Saturday, February 13, 2010
I recently received a missive from someone whose daughter, a high school senior was interested in becoming a photographer and looking to apprentice or intern. I've edited and expanded a bit.
Many commercial photographers are not artists. Many are just good technicians who know how to make competent work that pleases the customers, which is really not all that challenging. Many make a good living and enjoy it. There are exceptions to the rule, but they appear to be few and far between.
The commercial photographer I worked for inspired me, but in a very indirect way. It was clear that the guy was a repressed poet, but he never tried to express himself even with his photography. Instead, he read Jung, Ouspensky and the like, went to all kinds of esoteric groups and had discussions that to many, including my dad, an engineer, were incomprehensible. I loved listening to him as we worked together in the darkroom, endless hours of classical music (mostly Chopin) playing int he background on a Sony reel-to-reel recorder.
Since we were photographing paintings, prints and sculpture (his specialty) the pieces themselves intrigued me, opening up worlds I didn't know existed. In terms of photography, the methodology we used was pretty stock and didn't change much. He was very skillful and had a great eye, which is not to be discounted.* I learned too from him that simple tools can give great results when used properly. As an assistant, I could almost go on auto-pilot. I continued working for him, because I liked him and his wife and it got me out of my parents' house and into NYC occasionally to work. I could leave school early, which was an added bonus.
The best education for a photographer who really wants to create is art school. The technical part can be learned from books, the Internet, or other photographers. Finding a way "in" to your work, or as one of my drawing teachers used to say "finding you work" is the main thing. I never took a single photography class, You really don't need to pay for a college course to learn to develop film. Printing, I taught myself. Even digital is really not rocket science. The hard part is the conceptual piece; positioning yourself to actually work. Ay, there's the rub.
If I had not spent years drawing and drawing, I would not be able to do what I do now. I continue to draw and still find new things in it.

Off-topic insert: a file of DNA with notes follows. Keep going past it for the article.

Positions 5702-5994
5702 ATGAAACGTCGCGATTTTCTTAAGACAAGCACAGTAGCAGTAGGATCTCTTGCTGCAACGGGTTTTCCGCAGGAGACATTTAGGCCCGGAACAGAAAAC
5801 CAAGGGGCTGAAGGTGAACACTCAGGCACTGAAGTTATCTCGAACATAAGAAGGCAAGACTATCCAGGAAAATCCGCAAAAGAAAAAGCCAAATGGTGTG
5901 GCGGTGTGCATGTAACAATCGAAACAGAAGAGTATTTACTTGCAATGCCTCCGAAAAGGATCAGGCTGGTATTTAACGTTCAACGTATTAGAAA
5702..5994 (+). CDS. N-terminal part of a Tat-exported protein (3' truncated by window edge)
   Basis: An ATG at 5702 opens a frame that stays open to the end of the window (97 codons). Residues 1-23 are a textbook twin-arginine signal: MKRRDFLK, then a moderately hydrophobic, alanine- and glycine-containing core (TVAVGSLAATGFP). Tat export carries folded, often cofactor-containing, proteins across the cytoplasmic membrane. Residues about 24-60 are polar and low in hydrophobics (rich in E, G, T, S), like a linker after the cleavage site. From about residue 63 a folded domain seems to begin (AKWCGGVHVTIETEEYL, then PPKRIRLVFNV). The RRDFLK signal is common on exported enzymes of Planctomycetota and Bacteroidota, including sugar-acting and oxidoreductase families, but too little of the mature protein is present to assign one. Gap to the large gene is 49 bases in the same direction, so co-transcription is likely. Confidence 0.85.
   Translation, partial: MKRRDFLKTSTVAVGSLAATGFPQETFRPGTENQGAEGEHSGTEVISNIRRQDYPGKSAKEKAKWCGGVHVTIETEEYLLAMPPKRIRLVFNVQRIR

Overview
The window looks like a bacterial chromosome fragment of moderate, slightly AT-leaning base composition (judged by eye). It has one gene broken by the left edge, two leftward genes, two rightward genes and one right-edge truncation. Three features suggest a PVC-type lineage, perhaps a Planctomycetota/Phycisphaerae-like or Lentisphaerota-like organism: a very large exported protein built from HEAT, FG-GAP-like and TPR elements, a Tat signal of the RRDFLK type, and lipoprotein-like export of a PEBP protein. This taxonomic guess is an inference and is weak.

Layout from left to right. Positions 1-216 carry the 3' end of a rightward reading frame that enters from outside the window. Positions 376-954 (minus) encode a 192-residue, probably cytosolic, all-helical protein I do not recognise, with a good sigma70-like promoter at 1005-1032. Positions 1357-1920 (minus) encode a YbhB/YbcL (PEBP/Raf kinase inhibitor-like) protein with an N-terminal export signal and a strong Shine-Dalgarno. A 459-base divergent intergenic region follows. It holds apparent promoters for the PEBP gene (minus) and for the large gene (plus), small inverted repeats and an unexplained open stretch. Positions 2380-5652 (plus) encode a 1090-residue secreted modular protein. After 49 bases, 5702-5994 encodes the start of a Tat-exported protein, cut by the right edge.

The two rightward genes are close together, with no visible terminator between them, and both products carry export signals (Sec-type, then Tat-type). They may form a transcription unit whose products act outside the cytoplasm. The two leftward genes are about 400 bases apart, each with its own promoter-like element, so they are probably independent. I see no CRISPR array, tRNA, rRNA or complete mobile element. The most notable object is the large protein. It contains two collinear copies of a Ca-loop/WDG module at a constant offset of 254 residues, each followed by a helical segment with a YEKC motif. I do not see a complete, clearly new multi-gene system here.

I never worked for free. When I started out as an apprentice, it was 1974 or 5 (no, I'm not ancient, I was barely more than a kid) and I got $1.50 an hour. Working for free implies one's labor is not valued and there is no commitment from either end. Avoid.
The fine art photography world is pretty much like the art world. Only a handful of people are making their living off of making prints. Most are teaching, shooting weddings and babies, giving seminars, have a fall-back job or a wealthy spouse. This is not to say "don't do it," but unless one is truly obsessed, there are way easier methods to survive and make a living. The advent of digital photography has totally diluted the market and now everyone and no one is a photographer. The competition for even routine work is fierce with people even offering to do it for free (bad move). Part of why I founded Tsirkus was to find a niche and it was a natural outgrowth of my own interests. But let me say too, Tsirkus has never really made a profit. It has gotten me other gigs (like the Pew Fellowship I'm now working under) and a few other paid jobs, but it is not a complete living. I still have to do other things to make a go of it, and I'm still living in near-poverty.
Lastly,Treat all photographic chemicals as if they were cyanide. Developers are the most dangerous; luckily they are safer now than when I was first working. I know of so many traditional photographers that are now ill in their older years with Parkinson's or nerve issues, including the photographer with which I apprenticed.
RA Friedman, Principal Photographer
Photo by Man Ray, one of the pieces we photographed "back in the day." I was shocked to find it recently sold for nearly $300K.
*Some 30,000 negatives by this man, shot from 1960 to the mid 1990's are soon to be on deposit at The Library of the National Gallery of Art in Washington.